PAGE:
Tall, aromatic pine trees. Fresh sparkling snow. The crisp air cools your face, and you can’t help but smile as you admire the gorgeous winter scenery. This is a spot-on description of what it’s like to go snowshoeing in and around Madison.

Unlike other winter endeavors that require a bit more skill and dexterity, snowshoeing is a fun activity that can be picked up in an afternoon. Simply strap on your snowshoes over some warm boots, make sure you’re bundled up and head out on the trails.

It’s a venture you won’t need a permit for either, but there are some rules of the road, or the trail, in this instance. Any general park with good snow-cover is ideal for a snowshoeing adventure (as Madison Parks points out, a minimum of four inches of snow is best). But don’t go on the groomed trails meant for cross-country skiing — the trails should be marked accordingly. Also, if you’re in a conservation park, keep in mind that small animals hang out in the off-trail, wetland areas, so to keep them safe, stay on the trails.

Since it’s an activity that’s known for its safety, snowshoeing is a wonderful winter hobby for the whole family. Read on for areas around Madison that are idyllic for snowshoeing.

Madison Parks

A woman snowshoes on the trails at Warner Park

Madison Parks offer tons of locations to go snowshoeing around town, like Vilas Park on the shore of Lake Wingra, where you’ll also find snowshoe rentals. Or Warner Park on the north side that comes alive in the summer with its Madison Mallards baseball games, but serves as a lovely spot for snowshoeing in the winter. With 42 acres, the west side’s Garner Park boasts plenty of room to get your adventure on.

Dane County Parks

A family and their dog snowshoeing on a trail at Pheasant Branch Conservancy

Dane County Parks also plays host to a myriad of snowshoeing opportunities, and there are some particular areas to note that provide stunning winter scenery, too. You’re sure to spot some animals in Middleton’s Pheasant Branch Conservancy as you traverse its 160 acres of land. Waunakee’s Cherokee Marsh Natural Resource Area has 243 acres of varying ecosystems, from woodlands to prairie, all covered in a layer of glittering snow. Verona’s Ice Age Trail Junction Area has no shortage of beautiful scenes to behold as a section of Wisconsin’s storied 1,000-mile-long national trail.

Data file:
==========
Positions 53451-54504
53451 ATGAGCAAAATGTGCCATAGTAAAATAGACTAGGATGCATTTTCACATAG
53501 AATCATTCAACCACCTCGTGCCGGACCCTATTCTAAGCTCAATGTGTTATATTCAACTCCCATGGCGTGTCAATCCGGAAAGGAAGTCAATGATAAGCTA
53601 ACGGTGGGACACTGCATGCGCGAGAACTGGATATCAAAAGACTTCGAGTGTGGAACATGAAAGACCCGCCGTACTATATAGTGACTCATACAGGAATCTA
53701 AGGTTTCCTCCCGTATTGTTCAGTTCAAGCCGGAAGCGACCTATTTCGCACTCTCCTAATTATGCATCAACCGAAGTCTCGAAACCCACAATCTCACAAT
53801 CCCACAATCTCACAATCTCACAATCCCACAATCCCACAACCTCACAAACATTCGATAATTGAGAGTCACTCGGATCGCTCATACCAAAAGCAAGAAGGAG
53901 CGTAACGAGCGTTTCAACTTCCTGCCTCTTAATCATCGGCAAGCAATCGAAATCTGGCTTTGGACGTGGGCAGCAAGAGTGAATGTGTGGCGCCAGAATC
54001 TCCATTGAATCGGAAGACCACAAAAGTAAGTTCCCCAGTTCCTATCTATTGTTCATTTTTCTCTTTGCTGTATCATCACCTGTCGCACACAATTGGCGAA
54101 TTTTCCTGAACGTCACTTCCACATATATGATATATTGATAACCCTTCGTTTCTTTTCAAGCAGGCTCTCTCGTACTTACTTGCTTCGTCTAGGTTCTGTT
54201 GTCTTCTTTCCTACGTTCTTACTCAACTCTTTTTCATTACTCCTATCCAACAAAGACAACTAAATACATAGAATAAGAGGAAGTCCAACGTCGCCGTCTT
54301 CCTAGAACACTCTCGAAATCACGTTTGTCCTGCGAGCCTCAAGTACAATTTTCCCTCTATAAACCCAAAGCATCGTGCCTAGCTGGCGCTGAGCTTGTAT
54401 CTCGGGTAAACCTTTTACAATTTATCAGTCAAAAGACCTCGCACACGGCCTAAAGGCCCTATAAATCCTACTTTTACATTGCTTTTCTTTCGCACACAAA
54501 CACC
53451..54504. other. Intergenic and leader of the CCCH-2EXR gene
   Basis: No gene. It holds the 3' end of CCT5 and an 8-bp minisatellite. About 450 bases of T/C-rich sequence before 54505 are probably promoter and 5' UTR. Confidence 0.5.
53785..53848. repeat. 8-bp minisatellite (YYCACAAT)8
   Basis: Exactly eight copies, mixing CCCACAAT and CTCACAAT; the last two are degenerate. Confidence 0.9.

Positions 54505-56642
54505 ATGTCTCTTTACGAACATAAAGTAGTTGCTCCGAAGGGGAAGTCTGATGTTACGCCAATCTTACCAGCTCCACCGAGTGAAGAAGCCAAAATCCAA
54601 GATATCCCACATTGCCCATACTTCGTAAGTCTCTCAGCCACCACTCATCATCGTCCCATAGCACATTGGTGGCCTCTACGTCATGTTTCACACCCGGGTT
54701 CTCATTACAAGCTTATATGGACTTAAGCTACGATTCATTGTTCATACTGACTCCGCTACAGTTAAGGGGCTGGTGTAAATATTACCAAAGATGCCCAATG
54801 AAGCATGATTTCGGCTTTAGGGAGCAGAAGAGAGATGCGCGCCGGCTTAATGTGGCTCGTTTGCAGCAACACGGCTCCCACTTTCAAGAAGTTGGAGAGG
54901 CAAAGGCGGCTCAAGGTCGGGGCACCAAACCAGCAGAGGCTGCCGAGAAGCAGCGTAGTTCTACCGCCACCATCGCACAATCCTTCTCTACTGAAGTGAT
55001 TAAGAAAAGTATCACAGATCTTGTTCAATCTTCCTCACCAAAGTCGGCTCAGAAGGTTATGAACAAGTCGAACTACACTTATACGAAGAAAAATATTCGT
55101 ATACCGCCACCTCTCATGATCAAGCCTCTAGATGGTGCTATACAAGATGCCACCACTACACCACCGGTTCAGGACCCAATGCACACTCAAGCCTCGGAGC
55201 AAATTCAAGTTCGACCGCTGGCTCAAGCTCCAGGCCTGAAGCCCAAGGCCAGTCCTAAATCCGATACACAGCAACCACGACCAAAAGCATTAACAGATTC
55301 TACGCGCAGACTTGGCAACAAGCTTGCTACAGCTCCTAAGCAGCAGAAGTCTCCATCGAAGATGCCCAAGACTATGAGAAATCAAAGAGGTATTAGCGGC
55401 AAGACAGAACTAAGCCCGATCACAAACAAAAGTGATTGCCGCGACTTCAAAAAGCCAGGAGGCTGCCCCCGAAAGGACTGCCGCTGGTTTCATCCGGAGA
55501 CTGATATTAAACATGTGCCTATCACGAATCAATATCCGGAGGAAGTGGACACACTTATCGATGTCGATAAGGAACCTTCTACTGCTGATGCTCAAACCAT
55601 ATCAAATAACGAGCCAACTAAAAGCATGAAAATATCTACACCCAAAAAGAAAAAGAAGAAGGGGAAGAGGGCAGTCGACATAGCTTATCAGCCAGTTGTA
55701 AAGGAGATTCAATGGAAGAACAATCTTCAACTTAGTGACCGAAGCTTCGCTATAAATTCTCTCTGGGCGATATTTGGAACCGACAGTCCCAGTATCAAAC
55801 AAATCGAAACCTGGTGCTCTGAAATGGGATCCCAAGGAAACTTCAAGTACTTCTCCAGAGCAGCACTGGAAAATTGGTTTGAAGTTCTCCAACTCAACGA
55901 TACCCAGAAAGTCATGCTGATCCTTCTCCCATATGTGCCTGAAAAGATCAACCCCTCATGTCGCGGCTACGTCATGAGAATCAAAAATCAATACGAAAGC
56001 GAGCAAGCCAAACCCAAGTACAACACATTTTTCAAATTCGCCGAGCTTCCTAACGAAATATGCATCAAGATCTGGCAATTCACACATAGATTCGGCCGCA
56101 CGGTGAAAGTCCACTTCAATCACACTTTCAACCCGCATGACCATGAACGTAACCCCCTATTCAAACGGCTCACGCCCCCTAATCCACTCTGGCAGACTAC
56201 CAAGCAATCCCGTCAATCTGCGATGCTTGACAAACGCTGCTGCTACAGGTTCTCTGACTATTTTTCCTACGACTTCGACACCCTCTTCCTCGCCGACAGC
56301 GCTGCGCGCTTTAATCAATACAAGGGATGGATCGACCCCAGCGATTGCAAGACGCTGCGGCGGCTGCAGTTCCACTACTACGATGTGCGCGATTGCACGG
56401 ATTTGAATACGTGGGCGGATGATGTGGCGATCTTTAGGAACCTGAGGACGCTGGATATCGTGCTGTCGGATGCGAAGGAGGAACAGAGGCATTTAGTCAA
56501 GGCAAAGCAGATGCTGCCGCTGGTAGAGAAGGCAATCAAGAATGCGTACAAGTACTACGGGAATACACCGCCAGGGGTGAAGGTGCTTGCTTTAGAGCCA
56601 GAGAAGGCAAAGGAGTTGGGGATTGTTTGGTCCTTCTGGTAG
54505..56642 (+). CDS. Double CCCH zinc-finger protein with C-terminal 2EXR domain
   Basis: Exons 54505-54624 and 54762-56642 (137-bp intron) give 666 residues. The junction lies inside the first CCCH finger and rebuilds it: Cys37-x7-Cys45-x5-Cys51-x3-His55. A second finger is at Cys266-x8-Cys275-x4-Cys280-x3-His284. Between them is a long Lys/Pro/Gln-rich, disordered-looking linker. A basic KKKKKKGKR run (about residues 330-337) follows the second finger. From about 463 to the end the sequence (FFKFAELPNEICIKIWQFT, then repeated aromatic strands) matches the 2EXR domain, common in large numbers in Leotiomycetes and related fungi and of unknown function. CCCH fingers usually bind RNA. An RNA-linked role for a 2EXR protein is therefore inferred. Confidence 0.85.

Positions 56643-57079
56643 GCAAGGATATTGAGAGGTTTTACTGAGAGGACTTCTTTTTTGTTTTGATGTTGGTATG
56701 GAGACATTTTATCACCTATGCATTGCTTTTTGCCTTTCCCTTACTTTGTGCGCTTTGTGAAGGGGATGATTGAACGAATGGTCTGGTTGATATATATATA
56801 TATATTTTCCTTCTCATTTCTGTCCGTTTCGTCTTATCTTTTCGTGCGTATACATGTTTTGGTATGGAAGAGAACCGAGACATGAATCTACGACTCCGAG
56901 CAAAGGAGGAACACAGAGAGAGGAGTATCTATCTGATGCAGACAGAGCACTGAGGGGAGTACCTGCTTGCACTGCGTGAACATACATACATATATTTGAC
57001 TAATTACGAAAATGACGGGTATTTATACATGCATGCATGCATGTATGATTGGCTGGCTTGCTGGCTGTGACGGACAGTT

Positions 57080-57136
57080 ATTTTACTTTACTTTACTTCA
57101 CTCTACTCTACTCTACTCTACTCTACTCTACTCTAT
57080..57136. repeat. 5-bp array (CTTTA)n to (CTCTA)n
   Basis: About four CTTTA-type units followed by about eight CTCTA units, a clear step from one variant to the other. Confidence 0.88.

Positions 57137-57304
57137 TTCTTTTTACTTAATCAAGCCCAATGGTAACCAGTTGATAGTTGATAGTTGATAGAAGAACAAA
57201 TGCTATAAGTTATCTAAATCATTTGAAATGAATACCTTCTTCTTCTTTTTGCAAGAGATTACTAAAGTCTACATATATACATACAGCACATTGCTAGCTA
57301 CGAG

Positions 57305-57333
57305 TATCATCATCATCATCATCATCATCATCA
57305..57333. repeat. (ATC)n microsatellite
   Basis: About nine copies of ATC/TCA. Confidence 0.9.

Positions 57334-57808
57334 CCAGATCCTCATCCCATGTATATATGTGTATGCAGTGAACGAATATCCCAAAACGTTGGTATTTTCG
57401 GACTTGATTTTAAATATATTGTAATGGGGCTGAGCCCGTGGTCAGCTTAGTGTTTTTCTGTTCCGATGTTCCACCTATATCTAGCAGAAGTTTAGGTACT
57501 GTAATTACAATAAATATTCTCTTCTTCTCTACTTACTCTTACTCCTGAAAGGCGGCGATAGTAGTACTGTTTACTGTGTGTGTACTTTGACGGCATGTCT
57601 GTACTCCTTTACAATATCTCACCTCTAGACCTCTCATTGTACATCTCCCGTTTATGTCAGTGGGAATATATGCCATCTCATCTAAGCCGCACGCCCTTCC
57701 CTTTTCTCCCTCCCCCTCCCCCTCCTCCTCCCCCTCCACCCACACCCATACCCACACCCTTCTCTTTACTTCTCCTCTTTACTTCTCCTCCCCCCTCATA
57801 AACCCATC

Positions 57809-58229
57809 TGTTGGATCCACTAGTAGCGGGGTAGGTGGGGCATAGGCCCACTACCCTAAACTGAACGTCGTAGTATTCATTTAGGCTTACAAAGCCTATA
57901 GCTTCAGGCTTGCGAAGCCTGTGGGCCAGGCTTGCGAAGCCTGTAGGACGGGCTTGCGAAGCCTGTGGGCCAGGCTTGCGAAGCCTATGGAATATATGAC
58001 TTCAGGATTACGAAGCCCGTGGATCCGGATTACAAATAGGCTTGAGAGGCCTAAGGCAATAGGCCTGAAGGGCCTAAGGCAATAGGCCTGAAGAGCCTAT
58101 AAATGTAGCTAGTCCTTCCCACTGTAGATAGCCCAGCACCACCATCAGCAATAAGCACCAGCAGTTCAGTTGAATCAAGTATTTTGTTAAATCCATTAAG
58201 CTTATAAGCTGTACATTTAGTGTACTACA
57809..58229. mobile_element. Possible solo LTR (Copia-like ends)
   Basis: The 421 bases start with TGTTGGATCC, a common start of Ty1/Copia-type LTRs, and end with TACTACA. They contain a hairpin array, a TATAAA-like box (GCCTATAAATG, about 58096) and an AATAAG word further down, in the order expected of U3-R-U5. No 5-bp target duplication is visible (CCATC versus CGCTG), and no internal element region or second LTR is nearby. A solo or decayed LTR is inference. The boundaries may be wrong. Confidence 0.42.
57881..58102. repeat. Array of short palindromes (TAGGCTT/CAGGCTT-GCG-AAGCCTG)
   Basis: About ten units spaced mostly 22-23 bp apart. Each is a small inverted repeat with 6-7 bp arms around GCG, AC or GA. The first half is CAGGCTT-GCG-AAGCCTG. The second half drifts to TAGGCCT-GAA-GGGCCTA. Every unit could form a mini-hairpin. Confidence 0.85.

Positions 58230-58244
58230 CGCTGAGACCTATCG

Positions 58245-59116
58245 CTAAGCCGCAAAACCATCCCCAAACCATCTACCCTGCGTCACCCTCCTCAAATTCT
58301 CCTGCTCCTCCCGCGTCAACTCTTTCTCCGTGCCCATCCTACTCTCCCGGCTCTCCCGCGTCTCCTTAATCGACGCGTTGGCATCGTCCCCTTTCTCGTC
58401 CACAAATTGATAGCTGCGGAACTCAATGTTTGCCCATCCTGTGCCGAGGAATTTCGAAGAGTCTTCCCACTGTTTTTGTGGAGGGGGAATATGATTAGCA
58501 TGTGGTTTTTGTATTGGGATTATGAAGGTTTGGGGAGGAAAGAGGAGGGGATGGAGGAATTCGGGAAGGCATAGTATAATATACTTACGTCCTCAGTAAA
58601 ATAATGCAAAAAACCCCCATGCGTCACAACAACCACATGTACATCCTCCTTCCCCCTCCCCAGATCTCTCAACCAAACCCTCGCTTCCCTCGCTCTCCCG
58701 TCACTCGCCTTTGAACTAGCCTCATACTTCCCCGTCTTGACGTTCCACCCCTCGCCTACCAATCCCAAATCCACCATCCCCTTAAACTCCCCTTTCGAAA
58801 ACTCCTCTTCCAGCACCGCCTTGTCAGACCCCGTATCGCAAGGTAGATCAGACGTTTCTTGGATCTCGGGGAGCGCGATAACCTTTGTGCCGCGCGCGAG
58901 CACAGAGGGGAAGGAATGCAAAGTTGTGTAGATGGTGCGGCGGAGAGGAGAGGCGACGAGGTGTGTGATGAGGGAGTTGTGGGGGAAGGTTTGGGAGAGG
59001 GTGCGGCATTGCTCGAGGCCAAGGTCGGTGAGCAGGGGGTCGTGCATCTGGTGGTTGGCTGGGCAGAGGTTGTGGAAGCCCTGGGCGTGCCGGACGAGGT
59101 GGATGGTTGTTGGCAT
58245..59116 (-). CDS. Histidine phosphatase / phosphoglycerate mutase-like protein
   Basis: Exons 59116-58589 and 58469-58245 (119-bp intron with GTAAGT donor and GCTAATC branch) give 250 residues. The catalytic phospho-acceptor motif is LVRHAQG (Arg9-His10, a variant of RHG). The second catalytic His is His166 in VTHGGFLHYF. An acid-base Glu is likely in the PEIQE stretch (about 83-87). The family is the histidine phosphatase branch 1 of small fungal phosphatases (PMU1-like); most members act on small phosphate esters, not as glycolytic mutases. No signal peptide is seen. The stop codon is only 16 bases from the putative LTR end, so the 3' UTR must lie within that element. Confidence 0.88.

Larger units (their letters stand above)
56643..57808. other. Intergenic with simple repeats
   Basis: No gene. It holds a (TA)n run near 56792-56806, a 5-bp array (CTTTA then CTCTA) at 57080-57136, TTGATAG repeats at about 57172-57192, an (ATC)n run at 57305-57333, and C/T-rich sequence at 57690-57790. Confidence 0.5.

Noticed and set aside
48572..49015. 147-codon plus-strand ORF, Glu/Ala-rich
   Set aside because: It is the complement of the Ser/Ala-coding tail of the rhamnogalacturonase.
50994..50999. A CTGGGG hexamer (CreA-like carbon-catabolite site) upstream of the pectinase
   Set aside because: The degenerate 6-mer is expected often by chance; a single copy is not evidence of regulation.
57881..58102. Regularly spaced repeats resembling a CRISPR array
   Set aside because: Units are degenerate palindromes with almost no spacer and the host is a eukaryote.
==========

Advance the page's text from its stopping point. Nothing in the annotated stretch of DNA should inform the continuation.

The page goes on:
Wisconsin State Parks

Madison is located near a number of state parks as well, all which feature snowshoeing trails just waiting to be discovered. Situated near Middleton, Governor Nelson State Park has a 1.31-mile trail that’s pet-friendly so you can take Fido along on your snowshoeing expedition. Stoughton’s Lake Kegonsa State Park has 1.2 miles of designated snowshoe trails that flank the lakeshore and wooded areas. In New Glarus Woods State Park, all the trails are available to snowshoers with 435 acres that connect right up to the Sugar River State Trail if you want to continue your journey. Note: To explore our state parks, you’ll need an $8 day pass, available on-site.

University of Wisconsin Campus

Three people snowshoe through the trails on the UW campus

UW-Madison makes winter adventuring easy thanks to its pristine Arboretum brimming with 10 miles of ski and snowshoe trails. Need some gear? You can always head to the Wisconsin Union to rent snowshoes and trekking poles for a weekend, or even a whole week.

Frozen Lakes & Creeks

A couple snowshoes on frozen Lake Mendota

Lastly, if you really want to get in touch with nature during your snowshoe excursion, many area snowshoers enjoy exploring the frozen creeks between Lake Waubesa, Lake Monona and Lake Wingra. You can’t go wrong with those wintry lakeside views that are simply stunning this time of year.